Sex. It’s awesome. They say it’s on our minds a LOT. In one way or another, whoever you are… you think about sex. And it’s only reasonable that when you are dating someone, or thinking about dating someone, you would be doing some extra wondering about sex. Mainly—when is the right time to “go all the way?”
Recently, during a YouTube interview on “Divorce View,” I was asked that very question. I had to admit there is no easy answer. Each one of us has certain things to consider well before the heat of the moment threatens to ignite our knickers.
Let’s ponder this check-list of pre-sex considerations.
√ What’s on your mind, exactly? That is hard to know when more than your mind is being engaged… or stimulated. But if you are deeply attracted to someone you have seen once, twice, twenty times, and you are contemplating having sex, figure out what your intentions are. Do you just want a fun-filled night, or are you looking for a serious relationship?
→ Fun sexy times and that’s it? The honorable thing to do is to communicate that with your date. The Golden Rule applies here. Wouldn’t you want to make an informed decision before getting into bed? Do your date that courtesy.
→ Relationship? If that is your intention, here’s the scoop. Studies indicate that for a successful relationship, it is better to put sex off until later than to jump quickly into bed. The studies also make it clear that women enjoy a heightened sexual response when they feel secure and loved, as in a serious relationship, and men feel more sexually confident.
√ What about STDs and birth control? Awkward as such a discussion might be, it is not as awkward as getting a diagnosis later on. So yes. Be smart. Be prepared. Have the talk. Don’t risk your health and future to avoid stepping on toes. And generally speaking, your date should be on the same page. If he or she is horrified by the fact that you are being responsible about safety, there’s a problem.
√ Are you clear about your emotional boundaries? Because sex is so fabulous, so intense, and evokes such strong feelings, both men and women can feel vulnerable and emotionally charged after having sex. And I don’t just mean right after, in the glow-time. The very fact that a relationship has become sexual often leads to specific ideas about what comes with that. Expectations about trust, respect, love, and exclusivity may emerge unconsciously for you and/or your partner. Are you ready for that? If you want things to stay simple and easy, sex might change that.
√ What are your physical boundaries? As with everything, sexual preferences and proclivities fall within a bell curve, but even so, sexual activity varies greatly. Don’t be afraid to speak up about what is and isn’t acceptable for you. If you have established trust and feel secure with one another, you will not be afraid to bring up your comfort zone. If the idea of speaking up honestly in a vulnerable, sexually charged moment is terrible to you, you are not ready to have sex.
√ What if you are not sexually compatible? This is a tough one. Sometimes there is enough emotional connection to sustain the relationship and develop a good sexual relationship. However, sometimes basic sexual incompatibility is a warning sign. No matter how much you respect, like, and enjoy your partner, the sexual fuse may never be lit. In that case, it is not fair to either of you to pretend otherwise.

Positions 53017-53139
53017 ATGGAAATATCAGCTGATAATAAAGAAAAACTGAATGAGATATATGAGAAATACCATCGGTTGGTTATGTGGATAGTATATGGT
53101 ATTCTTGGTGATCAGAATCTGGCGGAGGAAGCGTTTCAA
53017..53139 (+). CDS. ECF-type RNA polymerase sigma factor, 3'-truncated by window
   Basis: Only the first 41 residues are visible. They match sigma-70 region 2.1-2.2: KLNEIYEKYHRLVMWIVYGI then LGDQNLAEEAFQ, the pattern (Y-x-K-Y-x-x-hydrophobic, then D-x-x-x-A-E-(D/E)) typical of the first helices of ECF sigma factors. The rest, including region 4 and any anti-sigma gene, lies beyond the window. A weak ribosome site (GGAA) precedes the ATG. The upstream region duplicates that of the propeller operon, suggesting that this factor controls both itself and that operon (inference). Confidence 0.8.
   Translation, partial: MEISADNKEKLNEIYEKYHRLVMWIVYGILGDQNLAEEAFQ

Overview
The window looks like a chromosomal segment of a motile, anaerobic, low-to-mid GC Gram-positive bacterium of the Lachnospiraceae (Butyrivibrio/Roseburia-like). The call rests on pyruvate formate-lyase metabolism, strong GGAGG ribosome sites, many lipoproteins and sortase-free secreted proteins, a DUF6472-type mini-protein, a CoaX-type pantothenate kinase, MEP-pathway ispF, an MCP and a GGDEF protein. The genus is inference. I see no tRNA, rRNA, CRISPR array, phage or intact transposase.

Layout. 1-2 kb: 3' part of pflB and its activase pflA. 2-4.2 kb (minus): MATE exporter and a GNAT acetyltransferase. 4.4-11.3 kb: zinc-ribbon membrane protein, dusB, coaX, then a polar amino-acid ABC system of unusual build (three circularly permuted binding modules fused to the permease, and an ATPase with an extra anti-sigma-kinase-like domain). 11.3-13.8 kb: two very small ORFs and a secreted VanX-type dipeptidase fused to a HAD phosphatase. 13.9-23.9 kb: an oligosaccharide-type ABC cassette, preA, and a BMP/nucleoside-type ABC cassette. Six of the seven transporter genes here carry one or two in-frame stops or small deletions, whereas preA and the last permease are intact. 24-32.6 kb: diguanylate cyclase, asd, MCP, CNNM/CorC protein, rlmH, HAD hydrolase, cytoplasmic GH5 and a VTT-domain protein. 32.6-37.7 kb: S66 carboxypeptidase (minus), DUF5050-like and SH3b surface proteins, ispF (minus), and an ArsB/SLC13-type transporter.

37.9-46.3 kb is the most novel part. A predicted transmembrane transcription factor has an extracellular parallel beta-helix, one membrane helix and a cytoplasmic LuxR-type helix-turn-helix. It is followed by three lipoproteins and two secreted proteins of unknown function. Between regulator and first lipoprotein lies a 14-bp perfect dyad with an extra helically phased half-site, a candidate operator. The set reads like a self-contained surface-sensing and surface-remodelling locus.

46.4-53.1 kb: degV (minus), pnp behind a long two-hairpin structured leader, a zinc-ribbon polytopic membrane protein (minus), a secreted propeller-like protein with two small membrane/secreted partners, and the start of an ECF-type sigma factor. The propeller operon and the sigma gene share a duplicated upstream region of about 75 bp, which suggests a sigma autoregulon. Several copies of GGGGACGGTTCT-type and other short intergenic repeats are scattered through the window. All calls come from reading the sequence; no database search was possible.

You may be surprised by the responses I received when I polled people of different generations on the big question of “to have or not to have sex?” Basically, there were no blanket rules or “always true” patterns, because the choice is invariably based on the individual’s nature and circumstances, and the level of the relationship, regardless of age or experience. However, any preconceived ideas that boomers would be more conservative than millennials were pretty much shattered. One millennial stated unequivocally: “No sex before monogamy.” On the flip side, here is the best quote from a boomer: “At my age I’m going to enjoy every opportunity to enjoy sex.”
When is the right time to have sex? Here is my answer.
Having sex before an emotional attachment is made can make it difficult to be objective about the relationship. I love Mae West’s angle on sex as “emotion in motion.” I think when we forget that emotional component, we get ourselves into trouble.
The all-around intensity of sexual expression can fog your lenses, big time, so that you miss any red flags that might be flapping in the wind. Without the sex-charge, it is at least a little easier to maintain some objectivity. Once you are sexually intimate, break-ups are more complicated and hurtful if you realize you are not a good match. An exact magic number is not possible, but a few months, maybe from six to ten dates, is a good rule of thumb to go by. If you know who you are and what you want from life and relationships it will be easier to avoid big mistakes. On the other hand, there are no guarantees in love—and we must be patient, learn from our mistakes, move on, and believe that love (and awesome sex) is out there.
Tom Robbins once said: “We waste time looking for the perfect lover, instead of creating the perfect love.” That makes sense to me. Given that, I suggest later rather than sooner to invite sex into the equation. Find your love, and you will have found your lover.